- Pretend Play Collection – Our dress up collection has been in constant use since my daughter was a toddler. Over the years, we have added costume jewelry, exotic fabrics, garage sale hats, and various costumes. Consider starting out with a pre-assembled collection in a box. Then, add items of special interest such as a tea set or doctor’s kit. This collection can be a great resource for Halloween costumes, theatrical productions, or elaborate pretend games.
- Blocks – Perhaps the most used toy in our home has been the set of wooden blocks that I picked up at Costco when my daughter was one year old. They have been used to build castles, forts, ramps, tallest structure competitions, Pokémon homes, race tracks, and lots of edifices that are beyond the comprehension of mere adults.
- Camera– The year my son received a Flip camera was the year he learned how to tell stories in a whole new way. Fast forward a few years, and we’re both still using the Flip camera – even though we both have iPhones, and a multitude of other video and photography equipment. The Flip camera is just the easiest one to use to create and edit videos. As long as it’s easy to use, and not too delicate, any camera is a great gift for a child. Who knows? It might even lead to a lifelong passion.
- Video Game Console– This is a big ticket item, but these are really family Christmas gifts that receive a lot of use in our home. Over the years, we have collected a Playstation, XBox, and the Nintendo Wii. All of them get a good workout in our home, and on special occasions, my husband has been known to treat our son to a new video game so there is often something new to look forward to.
- Hand-held Games – Nintendo DS was a big part of our lives from about age 2 until each child received a cellphone upon entering middle school. I still credit Pokémon for helping my son become an early and avid reader. Now both kids still play video games on a portable device, but the the DS has been replaced by the iPhone – another cool gift! While my children have proved that they can easily live without their cellphones (did I mention it’s a great disciplinary tool?,) my husband and I depend on the kids to be accessible via text or phone to arrange chauffeuring and the chore list. And with multiple phones we were able to get rid of the landline!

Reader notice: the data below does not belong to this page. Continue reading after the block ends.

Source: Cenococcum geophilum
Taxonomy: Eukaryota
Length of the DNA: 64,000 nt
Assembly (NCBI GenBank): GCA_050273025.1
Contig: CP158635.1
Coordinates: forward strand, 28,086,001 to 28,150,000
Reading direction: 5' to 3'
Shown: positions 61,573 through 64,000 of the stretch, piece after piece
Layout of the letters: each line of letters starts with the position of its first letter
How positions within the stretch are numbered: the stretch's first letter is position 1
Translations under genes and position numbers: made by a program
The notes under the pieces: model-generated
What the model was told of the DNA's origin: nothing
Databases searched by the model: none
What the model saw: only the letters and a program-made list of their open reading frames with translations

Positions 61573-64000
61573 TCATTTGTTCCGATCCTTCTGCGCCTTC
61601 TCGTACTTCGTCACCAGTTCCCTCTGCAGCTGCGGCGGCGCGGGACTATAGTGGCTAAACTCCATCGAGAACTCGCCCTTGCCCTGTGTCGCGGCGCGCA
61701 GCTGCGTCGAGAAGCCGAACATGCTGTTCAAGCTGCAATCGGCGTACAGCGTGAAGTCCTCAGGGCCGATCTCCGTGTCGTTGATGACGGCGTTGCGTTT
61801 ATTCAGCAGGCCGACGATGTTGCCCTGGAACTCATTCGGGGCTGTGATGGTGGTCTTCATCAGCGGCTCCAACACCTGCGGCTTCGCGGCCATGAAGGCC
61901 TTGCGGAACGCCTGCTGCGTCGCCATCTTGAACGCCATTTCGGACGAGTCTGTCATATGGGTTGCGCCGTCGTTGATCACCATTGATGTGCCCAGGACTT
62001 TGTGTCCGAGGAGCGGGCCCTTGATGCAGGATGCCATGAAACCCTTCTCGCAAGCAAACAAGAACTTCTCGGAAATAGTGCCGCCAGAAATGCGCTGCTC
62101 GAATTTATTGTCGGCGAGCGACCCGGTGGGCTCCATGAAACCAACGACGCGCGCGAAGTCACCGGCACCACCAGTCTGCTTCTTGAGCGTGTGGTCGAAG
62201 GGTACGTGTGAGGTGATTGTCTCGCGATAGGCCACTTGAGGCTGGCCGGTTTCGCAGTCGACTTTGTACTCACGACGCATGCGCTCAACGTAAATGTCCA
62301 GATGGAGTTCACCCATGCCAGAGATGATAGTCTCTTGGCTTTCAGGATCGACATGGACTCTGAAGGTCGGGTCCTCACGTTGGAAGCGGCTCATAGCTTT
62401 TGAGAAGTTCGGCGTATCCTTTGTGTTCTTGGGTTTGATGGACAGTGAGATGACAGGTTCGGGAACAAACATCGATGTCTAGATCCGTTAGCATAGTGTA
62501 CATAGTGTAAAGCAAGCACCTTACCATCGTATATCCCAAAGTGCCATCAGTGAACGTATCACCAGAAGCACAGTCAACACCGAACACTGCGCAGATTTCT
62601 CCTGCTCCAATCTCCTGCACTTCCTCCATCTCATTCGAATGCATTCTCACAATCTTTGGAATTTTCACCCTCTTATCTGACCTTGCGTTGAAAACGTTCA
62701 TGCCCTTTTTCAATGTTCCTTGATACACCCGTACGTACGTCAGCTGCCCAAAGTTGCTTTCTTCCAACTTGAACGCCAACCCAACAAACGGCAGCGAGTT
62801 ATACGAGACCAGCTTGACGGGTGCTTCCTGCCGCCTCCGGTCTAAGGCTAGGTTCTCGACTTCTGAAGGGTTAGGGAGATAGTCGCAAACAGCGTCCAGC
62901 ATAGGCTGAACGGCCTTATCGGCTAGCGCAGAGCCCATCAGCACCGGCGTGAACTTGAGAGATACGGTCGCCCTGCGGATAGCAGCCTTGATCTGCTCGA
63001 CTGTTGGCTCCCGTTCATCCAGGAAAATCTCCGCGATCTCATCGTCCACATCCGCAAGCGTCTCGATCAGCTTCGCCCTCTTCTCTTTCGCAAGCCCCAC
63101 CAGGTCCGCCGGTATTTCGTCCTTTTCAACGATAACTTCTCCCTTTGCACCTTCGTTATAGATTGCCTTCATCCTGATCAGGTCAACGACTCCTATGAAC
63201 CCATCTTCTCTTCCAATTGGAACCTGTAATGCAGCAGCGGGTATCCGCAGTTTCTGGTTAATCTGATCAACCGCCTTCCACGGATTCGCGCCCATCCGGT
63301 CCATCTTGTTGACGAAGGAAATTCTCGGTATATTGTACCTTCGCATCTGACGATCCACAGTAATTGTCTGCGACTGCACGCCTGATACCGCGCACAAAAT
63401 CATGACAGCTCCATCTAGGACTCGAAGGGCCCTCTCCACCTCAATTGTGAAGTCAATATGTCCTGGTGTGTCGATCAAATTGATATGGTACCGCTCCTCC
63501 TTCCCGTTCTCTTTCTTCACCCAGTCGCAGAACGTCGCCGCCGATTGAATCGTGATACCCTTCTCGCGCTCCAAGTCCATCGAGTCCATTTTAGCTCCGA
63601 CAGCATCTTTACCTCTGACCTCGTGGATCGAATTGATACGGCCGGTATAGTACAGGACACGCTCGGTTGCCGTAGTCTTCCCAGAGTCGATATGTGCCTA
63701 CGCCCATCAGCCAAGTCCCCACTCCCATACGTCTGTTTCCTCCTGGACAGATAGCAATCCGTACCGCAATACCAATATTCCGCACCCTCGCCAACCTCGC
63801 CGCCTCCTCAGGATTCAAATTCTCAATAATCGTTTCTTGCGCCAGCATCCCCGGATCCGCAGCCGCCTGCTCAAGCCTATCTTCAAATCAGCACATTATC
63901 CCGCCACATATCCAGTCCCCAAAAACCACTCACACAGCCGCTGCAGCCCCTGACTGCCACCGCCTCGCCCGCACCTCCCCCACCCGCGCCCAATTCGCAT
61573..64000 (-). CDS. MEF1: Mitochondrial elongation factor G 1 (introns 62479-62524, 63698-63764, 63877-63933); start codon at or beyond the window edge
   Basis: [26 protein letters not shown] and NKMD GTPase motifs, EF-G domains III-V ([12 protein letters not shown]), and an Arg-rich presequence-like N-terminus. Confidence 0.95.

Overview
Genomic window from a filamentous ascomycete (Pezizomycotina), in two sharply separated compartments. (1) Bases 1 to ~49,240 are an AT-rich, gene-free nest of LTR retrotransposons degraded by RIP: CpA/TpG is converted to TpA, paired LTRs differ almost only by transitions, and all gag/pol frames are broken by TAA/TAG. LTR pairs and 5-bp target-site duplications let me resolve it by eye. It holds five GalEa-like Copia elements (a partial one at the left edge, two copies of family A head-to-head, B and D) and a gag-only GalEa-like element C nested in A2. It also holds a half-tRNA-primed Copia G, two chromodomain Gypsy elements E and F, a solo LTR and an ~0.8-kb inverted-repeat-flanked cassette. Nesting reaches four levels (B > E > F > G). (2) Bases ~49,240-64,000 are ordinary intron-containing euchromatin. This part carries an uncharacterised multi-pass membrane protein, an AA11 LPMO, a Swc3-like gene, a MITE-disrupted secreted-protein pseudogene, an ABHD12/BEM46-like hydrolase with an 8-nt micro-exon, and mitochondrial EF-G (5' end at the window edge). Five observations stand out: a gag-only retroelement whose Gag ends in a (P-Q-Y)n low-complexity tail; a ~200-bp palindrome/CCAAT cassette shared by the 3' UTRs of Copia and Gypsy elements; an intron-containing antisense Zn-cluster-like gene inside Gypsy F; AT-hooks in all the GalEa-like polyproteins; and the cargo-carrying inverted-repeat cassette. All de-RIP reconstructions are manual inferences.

- Tool Kit – When the kids were little, they had pretend tool kits. And while they did get a fair amount of use, nothing compares to the real thing. Even the kid-sized tool set that we picked up at Home Depot was soon discarded when our kids realized that they could use the tools in Dad’s workshop. Consider assembling basic tools like a hammer, handsaw, nails, measuring tape, and including a stack of boards.
- Makeup Kit – I’m torn even as I recommend this, but there is no denying that most girls do appreciate a makeup kit. This is a gift that got full use – and then some! Pick up an inexpensive cosmetic case at Target or Wal-Mart, put in some lip gloss, and include a gift certificate. Or, give a girl a manicure set. You can even find makeup for preschoolers who love to play dress up. (Think of this as an opportunity for lots of life lesson discussion, while the child is actually willing to listen!)